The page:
School leaders in McLean County receive federal information on preventing school shootings

School administrators and resource officers met at Normal Community West High School as a part of a two-day conference for preventing mass school violence events. (WJBC File Photo)

By 25 News

BLOOMINGTON – Less than three months after the deadly school shooting in Uvalde, Texas, parents in Central Illinois are sending their kids off to start a new school year in Central Illinois.

As a result of that tragedy, keeping kids safe is a top priority.

“Our administrators, our behavioral health threat assessment teams are actively trying to identify those students who may pose a threat,” Regional Superintendent Mark Jontry said.”

School administrators and resource officers met at Normal Community West High School as a part of a two-day conference for preventing mass school violence events. Using data from the U.S. Secret Service National Threat Assessment Center, they’re learning how to identify, analyze and act on potential threats towards the school.

The NTAC has analyzed every mass school violence instance since Columbine. They also analyze every violent event that was stopped or caught before an attack could happen.

With over 20 years of research, they’ve found there’s no one-size-fits-all event for school violence. The stereotype of a quiet, loner person who comes out of the woodwork with a firearm doesn’t always bear out in the data they’ve analyzed.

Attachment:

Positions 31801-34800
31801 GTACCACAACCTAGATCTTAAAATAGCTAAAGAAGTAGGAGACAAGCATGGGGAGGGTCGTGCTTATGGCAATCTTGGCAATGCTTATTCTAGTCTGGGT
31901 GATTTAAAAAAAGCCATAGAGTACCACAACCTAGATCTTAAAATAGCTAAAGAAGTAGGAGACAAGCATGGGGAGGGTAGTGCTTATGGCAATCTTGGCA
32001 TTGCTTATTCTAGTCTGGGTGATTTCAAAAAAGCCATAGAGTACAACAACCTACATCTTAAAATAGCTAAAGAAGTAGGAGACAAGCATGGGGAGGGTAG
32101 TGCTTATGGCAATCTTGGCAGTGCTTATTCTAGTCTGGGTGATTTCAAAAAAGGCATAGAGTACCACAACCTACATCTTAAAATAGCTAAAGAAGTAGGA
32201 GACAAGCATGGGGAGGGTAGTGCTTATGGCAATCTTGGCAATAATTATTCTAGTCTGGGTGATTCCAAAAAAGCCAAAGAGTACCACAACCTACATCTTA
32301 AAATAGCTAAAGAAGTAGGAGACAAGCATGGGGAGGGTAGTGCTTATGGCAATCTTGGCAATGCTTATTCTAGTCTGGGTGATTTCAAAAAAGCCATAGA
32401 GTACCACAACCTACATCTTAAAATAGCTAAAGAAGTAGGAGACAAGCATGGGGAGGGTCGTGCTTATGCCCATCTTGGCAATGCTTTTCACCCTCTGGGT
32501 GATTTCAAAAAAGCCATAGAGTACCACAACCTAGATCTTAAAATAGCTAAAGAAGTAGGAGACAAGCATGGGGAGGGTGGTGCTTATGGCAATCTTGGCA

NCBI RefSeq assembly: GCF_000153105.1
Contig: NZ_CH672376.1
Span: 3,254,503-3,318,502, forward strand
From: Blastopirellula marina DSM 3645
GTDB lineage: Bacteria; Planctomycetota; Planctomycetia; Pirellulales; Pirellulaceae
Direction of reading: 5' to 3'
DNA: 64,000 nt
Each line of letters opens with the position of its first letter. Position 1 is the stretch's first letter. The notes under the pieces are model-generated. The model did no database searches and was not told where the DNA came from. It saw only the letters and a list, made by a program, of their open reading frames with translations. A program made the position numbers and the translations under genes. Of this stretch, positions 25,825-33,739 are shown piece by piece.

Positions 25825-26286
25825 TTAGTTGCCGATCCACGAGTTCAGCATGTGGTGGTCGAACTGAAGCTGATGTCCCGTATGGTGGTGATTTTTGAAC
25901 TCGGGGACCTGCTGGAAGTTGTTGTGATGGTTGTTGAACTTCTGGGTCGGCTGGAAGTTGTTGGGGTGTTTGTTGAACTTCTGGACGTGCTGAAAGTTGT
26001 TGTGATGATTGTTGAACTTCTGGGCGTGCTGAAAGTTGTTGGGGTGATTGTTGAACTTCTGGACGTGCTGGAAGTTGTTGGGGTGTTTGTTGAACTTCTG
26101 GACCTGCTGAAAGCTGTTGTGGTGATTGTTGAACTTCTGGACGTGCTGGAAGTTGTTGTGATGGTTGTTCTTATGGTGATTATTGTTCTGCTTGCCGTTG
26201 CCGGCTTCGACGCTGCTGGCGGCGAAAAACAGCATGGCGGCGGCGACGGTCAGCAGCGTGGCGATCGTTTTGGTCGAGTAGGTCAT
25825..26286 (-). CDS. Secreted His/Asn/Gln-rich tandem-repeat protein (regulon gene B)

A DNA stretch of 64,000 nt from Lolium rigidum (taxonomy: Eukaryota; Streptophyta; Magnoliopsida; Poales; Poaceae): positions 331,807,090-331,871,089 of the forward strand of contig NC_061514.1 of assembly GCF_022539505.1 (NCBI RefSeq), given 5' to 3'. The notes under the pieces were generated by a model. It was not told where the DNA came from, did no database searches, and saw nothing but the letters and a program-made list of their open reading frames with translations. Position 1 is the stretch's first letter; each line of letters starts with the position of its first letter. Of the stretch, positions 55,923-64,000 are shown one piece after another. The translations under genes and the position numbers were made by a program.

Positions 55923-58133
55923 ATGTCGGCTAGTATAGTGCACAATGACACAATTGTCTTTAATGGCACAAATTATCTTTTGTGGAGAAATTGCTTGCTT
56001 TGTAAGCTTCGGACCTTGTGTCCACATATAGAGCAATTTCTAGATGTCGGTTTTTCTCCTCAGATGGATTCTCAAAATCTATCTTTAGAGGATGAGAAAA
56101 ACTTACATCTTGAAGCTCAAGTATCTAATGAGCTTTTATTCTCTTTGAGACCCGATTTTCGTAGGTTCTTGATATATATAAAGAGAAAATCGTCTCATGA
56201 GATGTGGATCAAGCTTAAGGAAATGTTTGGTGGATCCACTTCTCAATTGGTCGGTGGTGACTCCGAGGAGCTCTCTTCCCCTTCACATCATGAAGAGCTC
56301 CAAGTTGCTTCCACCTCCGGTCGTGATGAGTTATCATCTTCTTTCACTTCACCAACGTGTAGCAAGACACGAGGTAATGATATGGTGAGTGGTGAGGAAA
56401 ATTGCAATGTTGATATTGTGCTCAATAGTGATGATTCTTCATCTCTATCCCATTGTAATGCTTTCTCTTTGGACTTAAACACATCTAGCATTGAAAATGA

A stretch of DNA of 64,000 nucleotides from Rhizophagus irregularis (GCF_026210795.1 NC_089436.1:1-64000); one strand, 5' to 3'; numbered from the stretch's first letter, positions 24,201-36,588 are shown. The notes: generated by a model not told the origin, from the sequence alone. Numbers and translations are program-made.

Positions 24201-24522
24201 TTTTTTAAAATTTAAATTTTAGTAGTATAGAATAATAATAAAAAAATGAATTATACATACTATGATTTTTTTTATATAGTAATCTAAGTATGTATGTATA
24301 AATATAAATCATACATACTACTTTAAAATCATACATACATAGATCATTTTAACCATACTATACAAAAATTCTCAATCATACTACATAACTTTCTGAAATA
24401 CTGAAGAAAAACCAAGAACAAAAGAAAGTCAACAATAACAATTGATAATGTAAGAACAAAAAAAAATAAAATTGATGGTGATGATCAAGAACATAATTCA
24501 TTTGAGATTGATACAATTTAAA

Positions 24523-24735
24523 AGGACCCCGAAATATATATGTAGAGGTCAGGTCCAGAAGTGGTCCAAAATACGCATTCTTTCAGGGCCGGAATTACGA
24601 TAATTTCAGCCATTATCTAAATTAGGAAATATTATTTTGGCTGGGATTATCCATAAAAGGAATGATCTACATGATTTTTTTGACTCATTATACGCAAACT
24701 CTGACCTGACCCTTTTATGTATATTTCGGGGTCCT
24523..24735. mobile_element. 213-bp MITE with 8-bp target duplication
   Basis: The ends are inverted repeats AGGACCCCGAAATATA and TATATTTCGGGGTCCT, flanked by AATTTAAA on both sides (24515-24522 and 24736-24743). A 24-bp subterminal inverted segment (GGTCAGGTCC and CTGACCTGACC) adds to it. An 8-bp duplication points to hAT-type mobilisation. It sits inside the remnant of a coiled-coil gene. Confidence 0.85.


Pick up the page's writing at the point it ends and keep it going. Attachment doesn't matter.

“Students who are social outcasts and students who are at the center of the school’s social hierarchy…” Cotkins said. “There’s no one accurate or useful demographic profile of somebody who goes on to commit an act of targeted violence.”

Aaron Cotkin, PhD. is a social science research specialist for the Secret Service. He said they’ve seen all different types of perpetrators and types of violence. He said it’s not always a firearm that causes the most damage, citing an incident where an attacker stabbed over 20 students in a crowded hallway. No one died in that incident.

School administrators are relying on students, parents and the community to help them assess threats.

Locally, educators want to make sure they aren’t just stopping threats, but helping students who are in a violent or dangerous mindset. What they want to avoid is punishing students for dangerous behavior.

“It’s not to be a punitive measure,” Unit 5 Superintendent Kristin Weikle, PhD. said. “It’s to help and be a support or find a proper support for either that individual or their friends.”

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